Ten Years Press Freedom in Indonesia: Between Achievements and Challenges
There have been many progresses that have been achieved with regards to the press freedom in Indonesia since the last decade after the resignation of President Soeharto in 1998 and the enactment of the new Press Law No. 40/1999.
Along these achievements, however, there are also many challenges that lie ahead which need to be paid attention and be addressed by parties concerned with this issue.
That was one of the main conclusions of one-day seminar to commemorate the World Press Freedom Day (WPFD), organised by UNESCO Jakarta in partnerships with the Indonesian Press Council, at Jakarta Media Centre, 5 May 2009. The seminar that was attended by about 50 people, coming from the members of the press including senior and veteran journalists, academics, and press experts/observers, invited four speakers, namely Leo Batubara (Vice Chairman of the Press Council), Sasa Djuarsa (Chairman of Indonesian Broadcasting Committee/KPI), Yopie Hidayat (Editor-in-Chief of tabloid Kontan) and Todung Mulya Lubis (lawyer, active in legal cases in the defense of the press freedom).
As mentioned by Leo Batubara in his presentation, also by the Chairman of Press Council, Prof Ichlasul Amal who delivered an opening remark, the press freedom in Indonesia has been contributing significantly to the democratisation process in Indonesia over the past decade. But there are still many challenges that must be faced and addressed, including the threats that the press still has to pay serious attention to, with regards to some laws that are not in line with the idea of press freedom. Other challenges, as explained by Chairman of KPI, Sasa Djuarsa, include the freedom that has been sometimes exercised excessively, without careful consideration of a number of guidance, as can be found in some television programmes.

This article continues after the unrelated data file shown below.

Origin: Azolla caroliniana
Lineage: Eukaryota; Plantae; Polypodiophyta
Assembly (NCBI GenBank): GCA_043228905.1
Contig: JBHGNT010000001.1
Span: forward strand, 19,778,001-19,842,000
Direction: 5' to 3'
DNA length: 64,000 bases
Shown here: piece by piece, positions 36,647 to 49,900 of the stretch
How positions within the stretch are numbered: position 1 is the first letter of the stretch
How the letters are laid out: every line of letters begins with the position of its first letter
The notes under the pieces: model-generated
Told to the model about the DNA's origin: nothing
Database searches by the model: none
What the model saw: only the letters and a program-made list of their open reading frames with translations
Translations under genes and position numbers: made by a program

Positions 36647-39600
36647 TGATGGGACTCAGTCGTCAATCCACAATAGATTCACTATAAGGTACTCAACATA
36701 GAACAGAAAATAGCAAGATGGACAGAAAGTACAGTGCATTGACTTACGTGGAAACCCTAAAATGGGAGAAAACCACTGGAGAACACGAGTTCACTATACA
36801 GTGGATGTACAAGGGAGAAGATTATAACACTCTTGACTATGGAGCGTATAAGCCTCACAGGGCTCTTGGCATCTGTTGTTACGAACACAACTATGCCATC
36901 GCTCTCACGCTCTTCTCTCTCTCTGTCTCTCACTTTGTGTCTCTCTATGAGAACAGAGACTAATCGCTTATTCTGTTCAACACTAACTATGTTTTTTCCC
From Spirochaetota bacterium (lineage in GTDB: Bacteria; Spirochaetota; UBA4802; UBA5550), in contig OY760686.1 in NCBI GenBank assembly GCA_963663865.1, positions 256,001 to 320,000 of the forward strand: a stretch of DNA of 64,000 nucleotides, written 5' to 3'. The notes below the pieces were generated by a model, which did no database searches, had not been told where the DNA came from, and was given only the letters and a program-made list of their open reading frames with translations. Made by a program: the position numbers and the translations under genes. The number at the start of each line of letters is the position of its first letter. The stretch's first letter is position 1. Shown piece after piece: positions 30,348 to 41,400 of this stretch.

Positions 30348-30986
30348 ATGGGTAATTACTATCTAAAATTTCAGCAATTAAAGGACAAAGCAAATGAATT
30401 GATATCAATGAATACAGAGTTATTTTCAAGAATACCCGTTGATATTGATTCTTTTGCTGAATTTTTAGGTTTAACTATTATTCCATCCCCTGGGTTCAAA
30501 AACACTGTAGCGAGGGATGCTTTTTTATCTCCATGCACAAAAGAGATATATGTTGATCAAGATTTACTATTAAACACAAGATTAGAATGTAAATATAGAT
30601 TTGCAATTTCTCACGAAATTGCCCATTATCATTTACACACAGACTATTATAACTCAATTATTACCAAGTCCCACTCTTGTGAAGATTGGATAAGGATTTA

Inconsistency in the legal field was also the focus of the presentation of Todung Mulya Lubis. He was referring to the Press Law 1999, which to some judges is considered as a “general law”, but by some others is considered as “specific law” (that means that the court of law must use the Press Law, and not the Criminal Law, as its main guidance in the trial involving the press). Lubis said that a revision of the Press Law may be taken into consideration, but it needs a guarantee that the parliament will be committed to safeguard the press freedom, and not to put back some restrictions into the draft.
Challenges from inside the press were the subject of Yopie Hidayat’s presentation. Referring to his own experience as journalists for years, including as an Editor-in-Chief in the last few years, he considered that one of the major challenges faced by the press is to embrace and adapt to the advancement in the field of technologies but must also manage to exercise its independency up to maximum level, especially independency from owner’s intervention.
The celebration of the WPFD has traditionally been an annual event of UNESCO and the Press Council over the past years. It is for the first time this year that the event was also compounded with awards for the best journalistic works in relation to the press freedom. Winners of this first year’s award were Ninok Leksono (senior journalist of Kompas daily) for the development of press freedom category, and Abdul Manan (journalist of Koran Tempo daily) for the protection of press freedom category. The winners received certificate and cash at the amount of Rp 5 million.
© UNESCO Jakarta/Arya Gunawan
Source:UNESCO Office, Jakarta